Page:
The Postal Museum—apart from an eye-catching mosaic made of stamps by an artist working with a team of young helpers on their March break from school (V'là le facteur!)—exhibited means of communication through the ages.
Around 2000 BC, before papyrus had been thought of, people wrote with a reed stylus on soft clay. The characters written or drawn by the Assyrians or Mesopotamians were cuneiform. According to Heroditus, ancient Persians used a relay system for sending messages, their staging posts, hippones, each a day's journey by horse from the next. There's no real difference between that and the stage coaches of the 19th century. In Roman times postmen had to carry passports, diplomata, which is where the word diplomat comes from. A Pompeii fresco shows a woman writing on a wax tablet with a stylus pen, a startlingly modern image (see above), like me writing in a notebook.
Between the 10th and 15th centuries A.D. monks in Europe would carry rolls of parchment from one monastery to another which would convey the news of an abbot's death, for example. It was the medieval equivalent of a blog post or news article published on the Internet, because every time someone read it he or she would be able to add a Comment at the bottom; one such scroll was 9.5 metres long and included a poem perhaps by Héloïse in its comments. The Italian nobles of Mantua later organised their own courier service, a more secular one.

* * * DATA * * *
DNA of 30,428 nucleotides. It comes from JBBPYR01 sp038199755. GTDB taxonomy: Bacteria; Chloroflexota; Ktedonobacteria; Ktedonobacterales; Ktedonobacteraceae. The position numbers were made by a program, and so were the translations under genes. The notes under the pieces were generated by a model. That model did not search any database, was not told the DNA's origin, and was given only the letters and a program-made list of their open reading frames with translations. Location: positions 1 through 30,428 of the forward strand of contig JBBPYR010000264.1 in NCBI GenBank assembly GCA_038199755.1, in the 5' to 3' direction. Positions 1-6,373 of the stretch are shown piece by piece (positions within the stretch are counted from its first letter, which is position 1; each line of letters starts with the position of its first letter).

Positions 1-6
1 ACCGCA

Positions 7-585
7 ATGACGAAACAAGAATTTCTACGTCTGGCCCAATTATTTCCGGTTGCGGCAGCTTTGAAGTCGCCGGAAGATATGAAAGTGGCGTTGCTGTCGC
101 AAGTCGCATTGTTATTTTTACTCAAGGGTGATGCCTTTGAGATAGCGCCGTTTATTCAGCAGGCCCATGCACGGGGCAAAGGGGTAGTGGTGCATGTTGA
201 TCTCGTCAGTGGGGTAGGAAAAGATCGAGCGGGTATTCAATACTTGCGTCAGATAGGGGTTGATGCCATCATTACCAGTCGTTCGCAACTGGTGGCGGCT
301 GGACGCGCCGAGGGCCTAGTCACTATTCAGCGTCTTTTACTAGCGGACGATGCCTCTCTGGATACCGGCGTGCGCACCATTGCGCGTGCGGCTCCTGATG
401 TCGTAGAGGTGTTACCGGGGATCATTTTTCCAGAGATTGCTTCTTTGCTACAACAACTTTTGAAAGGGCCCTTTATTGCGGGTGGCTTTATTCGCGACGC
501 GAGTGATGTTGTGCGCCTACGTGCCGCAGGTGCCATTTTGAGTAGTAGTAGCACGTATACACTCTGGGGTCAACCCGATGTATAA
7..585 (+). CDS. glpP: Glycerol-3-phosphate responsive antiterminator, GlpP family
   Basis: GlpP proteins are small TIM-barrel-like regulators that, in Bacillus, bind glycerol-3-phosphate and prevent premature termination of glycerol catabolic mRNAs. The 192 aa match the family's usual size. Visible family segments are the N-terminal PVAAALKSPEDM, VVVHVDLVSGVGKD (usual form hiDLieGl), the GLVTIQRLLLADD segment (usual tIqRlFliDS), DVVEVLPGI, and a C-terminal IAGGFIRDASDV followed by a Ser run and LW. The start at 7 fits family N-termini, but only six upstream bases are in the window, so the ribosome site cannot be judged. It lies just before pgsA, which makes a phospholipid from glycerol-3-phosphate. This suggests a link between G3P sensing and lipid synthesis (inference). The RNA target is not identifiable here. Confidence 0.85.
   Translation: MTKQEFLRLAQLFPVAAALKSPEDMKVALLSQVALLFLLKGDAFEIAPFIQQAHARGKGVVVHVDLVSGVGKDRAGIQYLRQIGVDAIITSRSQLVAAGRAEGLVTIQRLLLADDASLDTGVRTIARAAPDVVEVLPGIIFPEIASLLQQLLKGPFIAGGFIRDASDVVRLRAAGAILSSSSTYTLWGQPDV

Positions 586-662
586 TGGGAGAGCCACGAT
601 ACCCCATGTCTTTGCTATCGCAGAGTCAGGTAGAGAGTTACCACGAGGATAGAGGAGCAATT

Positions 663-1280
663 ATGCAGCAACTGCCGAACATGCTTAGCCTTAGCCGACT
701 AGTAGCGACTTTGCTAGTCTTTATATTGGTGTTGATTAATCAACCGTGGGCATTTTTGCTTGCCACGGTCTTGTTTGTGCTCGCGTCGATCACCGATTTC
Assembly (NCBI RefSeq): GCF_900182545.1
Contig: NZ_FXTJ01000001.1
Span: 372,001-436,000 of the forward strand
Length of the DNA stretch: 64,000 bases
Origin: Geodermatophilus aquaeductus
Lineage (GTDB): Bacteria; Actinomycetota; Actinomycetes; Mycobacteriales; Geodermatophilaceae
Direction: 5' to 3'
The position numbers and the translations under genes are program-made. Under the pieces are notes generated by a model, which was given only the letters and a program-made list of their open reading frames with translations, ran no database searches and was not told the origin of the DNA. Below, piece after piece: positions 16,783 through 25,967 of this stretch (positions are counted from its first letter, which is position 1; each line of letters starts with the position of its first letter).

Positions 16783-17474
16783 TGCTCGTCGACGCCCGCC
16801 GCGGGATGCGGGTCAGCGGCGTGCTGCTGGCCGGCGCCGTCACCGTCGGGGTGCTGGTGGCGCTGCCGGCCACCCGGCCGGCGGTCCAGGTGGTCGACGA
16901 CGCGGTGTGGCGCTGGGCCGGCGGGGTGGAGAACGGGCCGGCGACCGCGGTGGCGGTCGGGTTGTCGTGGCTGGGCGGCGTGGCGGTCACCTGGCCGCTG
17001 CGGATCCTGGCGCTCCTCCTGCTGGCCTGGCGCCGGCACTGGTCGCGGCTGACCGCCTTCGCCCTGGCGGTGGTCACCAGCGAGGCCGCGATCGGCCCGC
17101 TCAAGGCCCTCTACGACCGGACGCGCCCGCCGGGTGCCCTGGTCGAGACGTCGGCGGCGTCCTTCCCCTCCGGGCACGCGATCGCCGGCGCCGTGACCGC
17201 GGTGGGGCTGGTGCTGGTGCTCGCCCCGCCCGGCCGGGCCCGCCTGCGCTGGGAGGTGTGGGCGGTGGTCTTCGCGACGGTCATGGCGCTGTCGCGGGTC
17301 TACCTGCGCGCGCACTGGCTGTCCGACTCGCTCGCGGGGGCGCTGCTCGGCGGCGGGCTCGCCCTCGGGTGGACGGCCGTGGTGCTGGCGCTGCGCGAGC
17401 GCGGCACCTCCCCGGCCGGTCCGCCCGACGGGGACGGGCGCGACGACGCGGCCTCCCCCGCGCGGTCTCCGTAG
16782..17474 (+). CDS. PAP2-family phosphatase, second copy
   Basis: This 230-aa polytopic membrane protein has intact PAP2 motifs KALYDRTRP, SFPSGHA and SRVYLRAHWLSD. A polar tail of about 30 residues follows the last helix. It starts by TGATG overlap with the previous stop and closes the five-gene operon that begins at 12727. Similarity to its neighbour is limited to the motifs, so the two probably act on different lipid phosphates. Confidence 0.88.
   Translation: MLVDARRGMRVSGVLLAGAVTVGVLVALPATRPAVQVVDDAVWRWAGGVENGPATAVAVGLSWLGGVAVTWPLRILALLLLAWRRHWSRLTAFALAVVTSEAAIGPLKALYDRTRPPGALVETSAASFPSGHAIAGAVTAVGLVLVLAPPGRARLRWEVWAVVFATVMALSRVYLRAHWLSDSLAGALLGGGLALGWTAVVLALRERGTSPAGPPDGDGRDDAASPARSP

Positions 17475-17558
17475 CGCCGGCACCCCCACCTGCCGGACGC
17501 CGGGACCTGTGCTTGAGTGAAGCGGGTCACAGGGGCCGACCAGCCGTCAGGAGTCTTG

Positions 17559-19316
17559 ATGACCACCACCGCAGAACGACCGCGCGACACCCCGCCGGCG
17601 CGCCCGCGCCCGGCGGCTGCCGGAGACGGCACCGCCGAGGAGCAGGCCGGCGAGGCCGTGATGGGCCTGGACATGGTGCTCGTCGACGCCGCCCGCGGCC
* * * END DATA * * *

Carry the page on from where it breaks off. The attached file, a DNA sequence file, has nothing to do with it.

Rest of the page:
A Swiss post horn like the one depicted musically in Schubert's song, Die Post, was in one of the display cases. The Swiss, in 1874, were instrumental in founding the Universal Postal Union for the standardization of international postal services.
In Canada, they didn't have an official postal system until 1763 and mail was still being delivered by sleigh in 1919 which made sense, given the Canadian winters. When the mail had to be delivered on foot, the postmen needed spikes issued for their shoes, but this wasn't thought of until the 1970s.
I was surprised to learn that for over 30 years in the 19th century mail clerks were employed to cross the Atlantic where they spent all their time on board a ship sorting out some 15000 letters per crossing until in 1887 the sailors got tired of these land-lubbers making a nuisance of themselves and had the practice stopped, although the Titanic had a team of them, it seems.
We saw pictures of Canada's first mail men in 1874, of trams and of mail trains where the clerks who were banished from the ships must have worked. (Mum said she remembered Darlington's tramlines in England, dangerous if you got your bicycle wheel stuck in them.) In the 1920s a primitive airmail service was established.